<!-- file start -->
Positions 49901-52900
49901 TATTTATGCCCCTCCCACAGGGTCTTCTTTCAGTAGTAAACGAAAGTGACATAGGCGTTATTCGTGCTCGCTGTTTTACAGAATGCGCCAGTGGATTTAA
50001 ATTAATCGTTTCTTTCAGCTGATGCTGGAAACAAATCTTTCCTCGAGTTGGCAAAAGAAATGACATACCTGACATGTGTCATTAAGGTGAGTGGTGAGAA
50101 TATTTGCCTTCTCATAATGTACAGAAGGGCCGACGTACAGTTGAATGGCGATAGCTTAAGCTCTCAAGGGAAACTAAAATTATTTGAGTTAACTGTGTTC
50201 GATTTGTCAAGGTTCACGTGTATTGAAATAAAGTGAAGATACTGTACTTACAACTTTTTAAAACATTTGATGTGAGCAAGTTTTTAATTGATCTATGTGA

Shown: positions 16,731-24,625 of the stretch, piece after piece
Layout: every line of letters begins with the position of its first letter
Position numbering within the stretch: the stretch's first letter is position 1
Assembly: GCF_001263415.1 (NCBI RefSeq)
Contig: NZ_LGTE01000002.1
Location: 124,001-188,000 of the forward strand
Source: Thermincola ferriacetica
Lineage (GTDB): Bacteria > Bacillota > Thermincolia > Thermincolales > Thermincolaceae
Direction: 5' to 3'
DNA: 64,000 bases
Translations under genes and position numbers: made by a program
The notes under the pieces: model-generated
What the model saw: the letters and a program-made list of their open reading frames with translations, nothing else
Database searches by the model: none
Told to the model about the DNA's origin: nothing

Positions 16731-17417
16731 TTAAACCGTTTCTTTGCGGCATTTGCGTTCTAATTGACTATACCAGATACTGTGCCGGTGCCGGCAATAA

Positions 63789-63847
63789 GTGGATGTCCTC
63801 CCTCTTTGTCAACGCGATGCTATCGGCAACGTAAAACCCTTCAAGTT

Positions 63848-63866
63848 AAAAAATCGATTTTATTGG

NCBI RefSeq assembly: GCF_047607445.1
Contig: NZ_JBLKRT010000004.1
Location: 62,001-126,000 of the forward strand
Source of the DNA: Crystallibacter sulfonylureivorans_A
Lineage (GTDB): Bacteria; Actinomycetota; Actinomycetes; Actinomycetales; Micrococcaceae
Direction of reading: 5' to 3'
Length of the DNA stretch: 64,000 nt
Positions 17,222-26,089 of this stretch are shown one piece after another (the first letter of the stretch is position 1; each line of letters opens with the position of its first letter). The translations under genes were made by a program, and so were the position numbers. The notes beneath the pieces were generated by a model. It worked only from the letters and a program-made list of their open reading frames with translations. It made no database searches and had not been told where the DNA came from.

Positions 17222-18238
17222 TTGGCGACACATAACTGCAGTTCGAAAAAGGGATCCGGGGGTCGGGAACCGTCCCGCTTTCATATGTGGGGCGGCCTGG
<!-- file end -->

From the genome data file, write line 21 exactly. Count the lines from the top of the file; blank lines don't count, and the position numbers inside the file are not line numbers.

Positions 16731-17417